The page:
It was in December 1910 that Magan Ben attended the Exhibition and the Congress at Allahabad, and advised, pursuaded and inspired Mrs. Sumer Chand to set apart Rs. 25,000 for a Jain Hostel at Allahabad, which donation was announced in a general meeting on the 29th December 1910.

She and her friends Kanku Ben and Lalita Ben were present at Allahabad on the 26th June 1912 and assisted in the opening ceremony of the Jain Hostel there. In December 1913, the Jain Young Men's Association (now All-India Jain Association) in a meeting, presided over by Mrs. Annie Besant offered to Magan Bai the distinction of '”Jain Mahila Ratna”. She sent a memorial to H. E. the Viceroy asking for the release of Pandit Arjun Lai Sethi, B.A. and prayed for permission to wait upon His Excellency with a deputation on behalf of Jain ladies for pressing the request made in the memorial.

She along with Pandita Chandabai and Lalitabai started the monthly Jain Mahiladarsh in 1921. In 1920 when asked to give evidence in court, at Hazaribagh she came there without hesitation, regardless of expense and hardships of the distance. She obtained written opinion of the All-India D. J. Mahila Parishad, and communicated to the Viceroy the resolution of the Parishad in support of the Sarda Bill, passed by an overwhelming majority of votes.

On the 28th April 1928, she was appointed by the Governor of Bombay as Justice of the Peace under Section 22 of the Code of Criminal Procedure, an honor and dignity which she was fully entitled to inherit, and which she wore lightly without being even conscious of it.

Her frail constitution could not long combat the unceasing physical and nervous strain of constant tours throughout India, and in October 1928 the doctors recommended that she should have “complete rest” on bed.

She then went to Lonavala for treatment, where her daughter and grand-daughter came from Paris to stay with her. Although in a very weak state of health, she went to the railway station to offer welcome to Mr. Champat Rai Jain who was passing Lonavala on his way to Kolhapur to preside at the annual session of the Dakshin Maharashtra Sabha.

On the 4th February 1930, Brahamachari Sital Prasadji stayed with her on his return from Kolhapur and discoursed on the essence of the soul as discussed in Samaysar. Magan Ben, then expected to recover and expressed her anxiety to collect Rs. 9,000 for the Bombay Sbravikashram to bring up the permanent fund to a lac. On the 7th February 1930, however, she passed away because of a sudden heart failure. Seth Tara Chand, Seth Thakur Das and Lalita Ben went by motorcar and brought her body to Bombay, where Mr. Champat Kai Jain, and Brahmachari Sital Prasadji had an opportunity of paying their last respects to the physical remains of Magan Ben. Her death bed charities amounted to Rs 6,424.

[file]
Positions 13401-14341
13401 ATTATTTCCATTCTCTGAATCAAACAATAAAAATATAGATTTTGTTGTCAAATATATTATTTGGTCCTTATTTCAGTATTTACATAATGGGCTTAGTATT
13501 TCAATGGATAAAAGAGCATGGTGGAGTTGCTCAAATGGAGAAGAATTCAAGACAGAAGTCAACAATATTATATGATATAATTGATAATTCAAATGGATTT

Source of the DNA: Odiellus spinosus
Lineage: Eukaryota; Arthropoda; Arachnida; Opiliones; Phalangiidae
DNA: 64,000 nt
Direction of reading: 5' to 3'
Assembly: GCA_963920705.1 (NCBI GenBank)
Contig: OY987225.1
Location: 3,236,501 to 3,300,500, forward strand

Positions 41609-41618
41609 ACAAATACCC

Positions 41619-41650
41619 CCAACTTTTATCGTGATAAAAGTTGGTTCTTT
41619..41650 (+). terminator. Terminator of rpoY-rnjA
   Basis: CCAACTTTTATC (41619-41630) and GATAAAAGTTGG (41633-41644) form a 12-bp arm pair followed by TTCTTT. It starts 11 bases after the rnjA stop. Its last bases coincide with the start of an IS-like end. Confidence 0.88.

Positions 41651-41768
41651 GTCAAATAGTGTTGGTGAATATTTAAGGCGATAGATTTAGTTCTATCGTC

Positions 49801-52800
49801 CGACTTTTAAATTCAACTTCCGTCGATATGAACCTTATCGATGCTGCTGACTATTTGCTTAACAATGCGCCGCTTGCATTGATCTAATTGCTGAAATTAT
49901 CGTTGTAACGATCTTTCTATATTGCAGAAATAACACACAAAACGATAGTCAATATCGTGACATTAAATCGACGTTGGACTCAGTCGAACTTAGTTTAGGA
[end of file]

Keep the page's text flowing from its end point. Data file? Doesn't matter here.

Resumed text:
Mr. Ajit Prasad paid the following tribute to her memory, which was published on p. 36 of the Jaina Gazette of 1930:

In Memorium: Magan Ben is no more. She has not taken long in journeying to the high Empyrean to join her father, the illustrious Justice of the Peace, and a true and large hearted benefactor of the Jain community.

A pioneer worker for the uplift of Mahila Mandala, she was truly a Jain Mahila Ratna, which title was conferred upon her by the All-India Jain Association at its brilliant session on the occasion of the Syadvad Mahotsava at Benares in 1913.

Her benevolent labours and self-sacrificing devotion to the cause of female education and emancipation were recognised by Government and the high distinction of Justice of the Peace was conferred upon her. She was the only Jain lady so honored by the British Government.

To Jain womanhood she was a comforter, a helper, a supporter and a protector. A widow in her teens, she never grieved for herself. The tender sentiment of love had its full scope in a mothers devotion to her baby daughter Kesar Ben (a long and prosperous life may she have), and she extended her affection further by affiliating all the Jain daughters of India to herself. The father Seth Manik-Chand Pana-Chand (J. P.) when creating a trust for benefit of the Jainas in respect of his property worth several lakhs of rupees, set apart Jubilee Bagh in Tardeo Bombay, for the establishment of a Jain Women's home, Shravika-ashram and to this institution Magan Ben dedicated her life as a pure and unblemished sacrifice to the cause of Jain womanhood. She was the founder of an All-India Jain Women's Association, and its monthly organ the Mahiladarsh.

The Evil Karmas of the Jainas have not worked themselves out as yet, but are rather in the ascendent. Our best men and women are leaving us, and there are none to take up the places vacated by them. Devendra, Jagmandar Lai, Magan Ben, have left us. The implicit faith and deep devotion of Devendra, the high soaring brillinat intellect of J. L. Jain and the purity of Maganbai, formed the Ratantraya - the Sacred Three Jewels of Jainism.”


The Jaina Gazette (1935)

Compiled by PK